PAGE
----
The good news is that once you’ve figured out what the issue is, you’ll be able to take steps to help your plant regain its health. Let’s look at why your azalea leaves may be turning yellow.
It can be frustrating when your Azalea plant’s foliage starts to turn yellow, especially if you’re not sure what’s causing the problem. Many things can cause foliage discoloring, including incorrect soil pH, poor drainage, lack of water, or nitrogen deficiency.
Causes of yellowing leaves
As mentioned above, there are four main reasons that the leaves of an azalea plant turn yellow. One of the most common is a deficiency of nutrients or incorrect soil pH. Here are some tips to help you figure out what’s wrong with your plants and solve the problem.
Lack of Nitrogen in the Soil
When the soil is lacking in nitrogen, your plant’s leaves will start to turn yellow. This is common if your plant is growing in poor-quality soil. Sandy soils are often lacking in nitrogen.
If you’ve recently added organic matter to the soil as mulch, this may have resulted in a nitrogen deficiency. Garden waste, including wood bark, leaves, and grass clippings, requires nitrogen to decompose. It can leach the soil of nitrogen and leave your plant deficient in this vital nutrient.
To rectify this problem, you can use a fertilizer that contains nitrogen. This will help improve the quality of the soil and help your plant’s leaves turn green again. You should also remove any decomposing mulch from the area surrounding your plant. Only add well-rotted garden waste to the soil, which has been composted first.
Another common problem is that the soil pH range is too alkaline. This can cause the plant’s foliage to turn yellow due to a lack of iron. Azaleas require soil with a pH range of between 4 and 6 to thrive. Aim for a soil pH of as close to 5.5 as possible. Growing plants will be difficult if you live in an area with naturally chalky soil or with high levels of lime present in the earth. You’ll need to make adjustments to the earth to grow an azalea plant.
If you think the cause of your plant’s yellowing leaves is caused by incorrect pH levels, you may like to test your soil. Once you find out the soil pH, you can add the nutrients your azalea needs. Be aware that changing the pH of the earth isn’t a long-term solution. In time the soil will revert back to its original pH range.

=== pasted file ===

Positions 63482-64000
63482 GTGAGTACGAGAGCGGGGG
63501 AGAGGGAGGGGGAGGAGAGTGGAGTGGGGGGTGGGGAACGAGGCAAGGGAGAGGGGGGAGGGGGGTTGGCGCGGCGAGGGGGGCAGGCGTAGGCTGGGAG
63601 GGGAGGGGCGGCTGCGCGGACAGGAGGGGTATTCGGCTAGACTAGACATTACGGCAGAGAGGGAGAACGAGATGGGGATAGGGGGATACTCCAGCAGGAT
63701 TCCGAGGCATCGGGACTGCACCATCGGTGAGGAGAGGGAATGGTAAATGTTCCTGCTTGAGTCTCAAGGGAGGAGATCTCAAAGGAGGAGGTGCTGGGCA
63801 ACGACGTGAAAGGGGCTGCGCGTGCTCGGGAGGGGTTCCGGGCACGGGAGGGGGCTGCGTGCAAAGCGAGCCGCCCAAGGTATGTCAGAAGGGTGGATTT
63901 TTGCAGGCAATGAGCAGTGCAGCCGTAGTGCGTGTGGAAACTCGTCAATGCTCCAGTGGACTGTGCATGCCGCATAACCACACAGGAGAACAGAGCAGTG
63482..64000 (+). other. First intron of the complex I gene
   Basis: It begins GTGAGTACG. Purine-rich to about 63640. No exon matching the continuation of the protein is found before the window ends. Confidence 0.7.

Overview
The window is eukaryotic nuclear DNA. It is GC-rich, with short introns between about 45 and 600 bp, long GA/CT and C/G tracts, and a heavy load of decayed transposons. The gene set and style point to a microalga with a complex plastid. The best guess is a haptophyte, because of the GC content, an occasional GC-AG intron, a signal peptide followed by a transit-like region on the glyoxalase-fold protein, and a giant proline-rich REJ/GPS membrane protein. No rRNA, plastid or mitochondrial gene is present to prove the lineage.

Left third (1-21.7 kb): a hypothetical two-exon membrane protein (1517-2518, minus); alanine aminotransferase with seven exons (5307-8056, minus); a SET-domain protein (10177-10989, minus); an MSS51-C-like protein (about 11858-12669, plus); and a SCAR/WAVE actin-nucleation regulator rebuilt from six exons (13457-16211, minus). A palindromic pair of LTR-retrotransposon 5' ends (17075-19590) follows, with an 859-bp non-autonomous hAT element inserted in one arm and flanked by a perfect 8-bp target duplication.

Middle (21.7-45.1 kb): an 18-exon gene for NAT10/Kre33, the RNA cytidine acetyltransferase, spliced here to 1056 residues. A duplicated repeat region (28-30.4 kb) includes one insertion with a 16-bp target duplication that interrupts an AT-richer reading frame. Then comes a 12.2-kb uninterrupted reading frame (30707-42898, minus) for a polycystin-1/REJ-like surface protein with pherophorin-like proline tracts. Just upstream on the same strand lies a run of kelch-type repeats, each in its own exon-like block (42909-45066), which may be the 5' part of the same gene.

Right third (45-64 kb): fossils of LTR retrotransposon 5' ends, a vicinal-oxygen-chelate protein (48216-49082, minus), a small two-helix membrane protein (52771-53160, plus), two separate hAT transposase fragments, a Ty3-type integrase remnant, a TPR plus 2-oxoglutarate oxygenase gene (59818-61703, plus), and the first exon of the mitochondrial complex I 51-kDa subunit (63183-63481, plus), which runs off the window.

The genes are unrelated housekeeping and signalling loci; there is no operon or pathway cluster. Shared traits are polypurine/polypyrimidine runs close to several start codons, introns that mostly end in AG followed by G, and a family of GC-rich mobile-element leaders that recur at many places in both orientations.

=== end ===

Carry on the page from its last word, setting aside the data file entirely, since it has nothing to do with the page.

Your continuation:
If your plant’s soil feels very dry, it’s likely been underwatered, which is a common cause of yellowing leaves. Azaleas aren’t very tolerant of drought and should be watered frequently. Aim to keep the soil moist so that your plant thrives.
Azaleas do best when planted in well-draining soil. If you live in a dry climate, you’ll need to water your outdoor Azaleas regularly. It may help to add an inch of mulch to the topsoil surrounding your plant. This will help lock in moisture and cool down the soil. Mulch helps to reduce evaporation, which means your plant’s roots will be kept cool and receive the water they need.
Overwatering leading to root rot
If you’ve overwatered your Azalea plant, or the water can’t drain away from the plant’s roots, it may have caused root rot. When the plant’s roots begin to rot, it cannot get the nutrients it needs from the soil. This causes the plant’s foliage to turn yellow.
Ensure you plant your azalea in well-draining soil. You can add some perlite to houseplants or organic matter to outside plants. If you think your plant has become waterlogged, you may need to dig it up and treat its roots with a fungicide. The plant can then be re-potted using new soil and a new pot. Throw away the old soil so that the infection doesn’t spread to other plants.
If you move your azalea plant from inside to outside, or otherwise transplant it, that can cause a shock and yellowing of the leaves.
Your azaleas leaves may be turning yellow for a number or reasons. Azaleas that have yellowing foliage have either been under or overwatered or are growing in incorrect soil. When the plant’s leaves turn yellow, this may signify a nitrogen deficit, or the earth may be too alkaline.
If there’s a drought or you’ve forgotten to water your plant, this can cause discoloring of the leaves. Overwatering or slow draining soil will mean the soil becomes waterlogged, which causes root rot.
Related: Grass that turns yellow in winter